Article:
Disclosure: I'm advising Open Left in a paid capacity on procedure with regard to the Wall Street reform bill, and thought readers at Daily Kos and Congress Matters would be interested in the information as well.
Senate and House conferees on Wall Street reform reconvened Tuesday because of Republican objections to $19 billion in fees that would be placed on big financial firms.
The meeting would follow Sen. Scott Brown's (R-Mass.) letter to the chairmen of the conference committee on Tuesday, in which he said he would oppose the Wall Street overhaul bill as it stands.
Because I am always on the lookout for minutia that allows me to qualify all predictions on procedure (because what else would I write about, really?), we're looking pretty smart right now having discussed the possibility of reopening the conference previously.
It appears that rather than have the House act on the conference report at all, the conferees will simply reconvene of their own accord. I wouldn't have guessed that that was an option available to them, given the formality with which conference procedure has been handled. But then again, why not? I haven't actually seen any notes from the Clerk of the House indicating that the conference report has actually been filed, and therefore turned over to the jurisdiction of the House. I guess that could mean the "papers" are still with the House conferees. So that might very well make it the prerogative of those conferees to agree to turn around and head back to conference.
If that's the case, then I guess the entire report is open to revision, which could theoretically be a dangerous thing. Hopefully the conferees have had enough of tinkering with this thing, though, and will limit their work on it to settling the minimum number of issues necessary to get the report through the Senate.
How much change is necessary is an open question, though. If it's just the matter of this collection of $19 billion in fees from the big banks to cover their risk of failure, then I wonder whether it's necessary to do all that much. Scott Brown (R-MA) says he objects. And it's pretty likely that Maine's Senators are ready to pull their customary Lucy & Charlie Brown act, as well.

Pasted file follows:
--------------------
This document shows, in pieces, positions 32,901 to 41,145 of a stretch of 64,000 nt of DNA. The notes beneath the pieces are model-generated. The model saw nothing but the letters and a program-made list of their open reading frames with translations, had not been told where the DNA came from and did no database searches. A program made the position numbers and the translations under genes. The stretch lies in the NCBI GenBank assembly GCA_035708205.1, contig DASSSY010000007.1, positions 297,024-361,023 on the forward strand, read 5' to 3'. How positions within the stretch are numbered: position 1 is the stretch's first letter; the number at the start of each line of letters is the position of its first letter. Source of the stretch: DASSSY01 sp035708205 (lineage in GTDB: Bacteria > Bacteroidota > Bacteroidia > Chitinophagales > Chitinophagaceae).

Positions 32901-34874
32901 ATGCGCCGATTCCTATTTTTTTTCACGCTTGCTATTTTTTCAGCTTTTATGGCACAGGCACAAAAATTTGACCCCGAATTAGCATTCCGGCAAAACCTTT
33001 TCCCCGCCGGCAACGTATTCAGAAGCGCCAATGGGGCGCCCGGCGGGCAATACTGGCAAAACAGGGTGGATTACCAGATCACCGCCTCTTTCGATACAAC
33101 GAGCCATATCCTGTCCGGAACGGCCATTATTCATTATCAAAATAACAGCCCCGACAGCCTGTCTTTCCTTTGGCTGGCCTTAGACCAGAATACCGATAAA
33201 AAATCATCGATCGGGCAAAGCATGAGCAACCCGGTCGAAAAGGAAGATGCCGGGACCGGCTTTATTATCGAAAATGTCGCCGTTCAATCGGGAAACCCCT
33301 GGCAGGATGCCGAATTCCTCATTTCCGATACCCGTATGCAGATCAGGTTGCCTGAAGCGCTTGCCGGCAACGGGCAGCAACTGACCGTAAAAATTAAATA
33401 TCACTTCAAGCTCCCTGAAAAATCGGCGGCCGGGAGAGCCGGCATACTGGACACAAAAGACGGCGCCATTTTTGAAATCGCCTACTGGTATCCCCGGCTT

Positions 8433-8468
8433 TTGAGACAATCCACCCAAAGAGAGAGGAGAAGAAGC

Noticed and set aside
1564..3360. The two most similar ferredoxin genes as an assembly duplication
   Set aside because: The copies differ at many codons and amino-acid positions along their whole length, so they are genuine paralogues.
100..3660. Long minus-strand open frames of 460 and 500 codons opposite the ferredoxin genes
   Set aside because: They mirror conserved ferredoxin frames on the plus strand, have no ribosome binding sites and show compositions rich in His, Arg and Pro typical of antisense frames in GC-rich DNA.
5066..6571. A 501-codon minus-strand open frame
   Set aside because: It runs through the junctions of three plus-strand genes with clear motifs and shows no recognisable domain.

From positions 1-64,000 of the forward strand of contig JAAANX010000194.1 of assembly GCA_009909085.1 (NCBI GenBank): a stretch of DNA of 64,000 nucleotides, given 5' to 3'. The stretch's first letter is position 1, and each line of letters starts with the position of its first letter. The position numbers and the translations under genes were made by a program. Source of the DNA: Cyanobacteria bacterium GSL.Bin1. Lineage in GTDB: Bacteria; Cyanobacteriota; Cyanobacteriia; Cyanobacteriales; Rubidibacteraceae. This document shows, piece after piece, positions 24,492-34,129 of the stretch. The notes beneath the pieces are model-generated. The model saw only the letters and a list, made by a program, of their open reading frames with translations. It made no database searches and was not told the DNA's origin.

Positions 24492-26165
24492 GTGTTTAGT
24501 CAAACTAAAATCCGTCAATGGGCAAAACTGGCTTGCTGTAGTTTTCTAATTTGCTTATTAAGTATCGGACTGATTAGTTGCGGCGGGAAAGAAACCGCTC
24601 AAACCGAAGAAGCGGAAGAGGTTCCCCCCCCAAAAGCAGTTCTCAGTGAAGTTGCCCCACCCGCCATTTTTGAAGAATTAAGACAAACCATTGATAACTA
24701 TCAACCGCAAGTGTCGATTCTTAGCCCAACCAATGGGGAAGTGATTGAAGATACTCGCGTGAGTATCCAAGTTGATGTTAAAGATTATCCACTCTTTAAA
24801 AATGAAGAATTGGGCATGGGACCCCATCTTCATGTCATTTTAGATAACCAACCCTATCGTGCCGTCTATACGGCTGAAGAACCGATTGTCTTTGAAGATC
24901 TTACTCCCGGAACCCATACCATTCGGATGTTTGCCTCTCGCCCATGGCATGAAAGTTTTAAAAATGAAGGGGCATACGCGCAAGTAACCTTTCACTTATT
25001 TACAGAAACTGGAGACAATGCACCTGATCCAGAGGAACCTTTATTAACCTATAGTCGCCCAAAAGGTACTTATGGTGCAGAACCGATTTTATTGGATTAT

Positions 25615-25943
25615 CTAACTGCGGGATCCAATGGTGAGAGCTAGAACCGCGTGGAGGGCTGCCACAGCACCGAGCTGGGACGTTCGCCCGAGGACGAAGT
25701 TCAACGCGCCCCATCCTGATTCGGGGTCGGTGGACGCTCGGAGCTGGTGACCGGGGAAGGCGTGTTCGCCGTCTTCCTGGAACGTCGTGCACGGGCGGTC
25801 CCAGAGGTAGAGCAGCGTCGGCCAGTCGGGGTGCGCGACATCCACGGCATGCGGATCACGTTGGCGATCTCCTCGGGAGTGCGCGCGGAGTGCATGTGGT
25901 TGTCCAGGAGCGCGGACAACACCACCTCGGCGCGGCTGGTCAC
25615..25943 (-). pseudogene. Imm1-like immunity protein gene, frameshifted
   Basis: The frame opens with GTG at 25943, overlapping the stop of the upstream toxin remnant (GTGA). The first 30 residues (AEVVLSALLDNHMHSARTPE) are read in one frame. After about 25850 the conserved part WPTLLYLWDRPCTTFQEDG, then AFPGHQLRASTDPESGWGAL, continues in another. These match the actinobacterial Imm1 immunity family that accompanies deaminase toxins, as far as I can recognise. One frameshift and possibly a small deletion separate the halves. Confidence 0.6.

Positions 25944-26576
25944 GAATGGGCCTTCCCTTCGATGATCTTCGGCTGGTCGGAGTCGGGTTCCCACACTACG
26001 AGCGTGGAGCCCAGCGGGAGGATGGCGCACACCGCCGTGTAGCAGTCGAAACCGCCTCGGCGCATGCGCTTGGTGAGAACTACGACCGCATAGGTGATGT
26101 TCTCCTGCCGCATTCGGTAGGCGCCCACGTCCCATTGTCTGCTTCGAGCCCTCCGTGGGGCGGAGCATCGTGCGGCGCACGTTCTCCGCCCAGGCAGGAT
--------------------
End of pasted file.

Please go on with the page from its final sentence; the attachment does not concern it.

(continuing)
But if Governor Manchin acts with dispatch and names a successor to Sen. Byrd soon after the funeral services, that successor could very well be in place before the Senate gets to act on the conference report, anyway, since House rules ordinarily require a 72 hour layover between filing and consideration, and Senate rules require 48. If they finished their negotiations tonight, they could conceivably engineer a Senate vote on Thursday night and then a House vote afterward, even though the House was originally expected to act first. That's a lot of hoops to jump through just to shave things really, really close, and thereby pass the bill before the July 4th recess. But if they're willing to wait to do so after the break, they might well gain some tactical advantage if they can get another cooperative Democratic vote in place reasonably soon.
Other entries on this subject:
- What's up with conference committees?
- Wall Street reform conference kicks off today
- More fun things to know about conference: the "unit rule"
- Yet more fun things to know about conferences: scope of authority
- Conference and the filibuster
- Inside the conference: why the formality?
- The mechanics of conference: possession of the papers
- Issues in conference: PAYGO
- Conference intensifies and magnifies everything
- In conference, the rules are there are no rules
- Wall Street reform conference concludes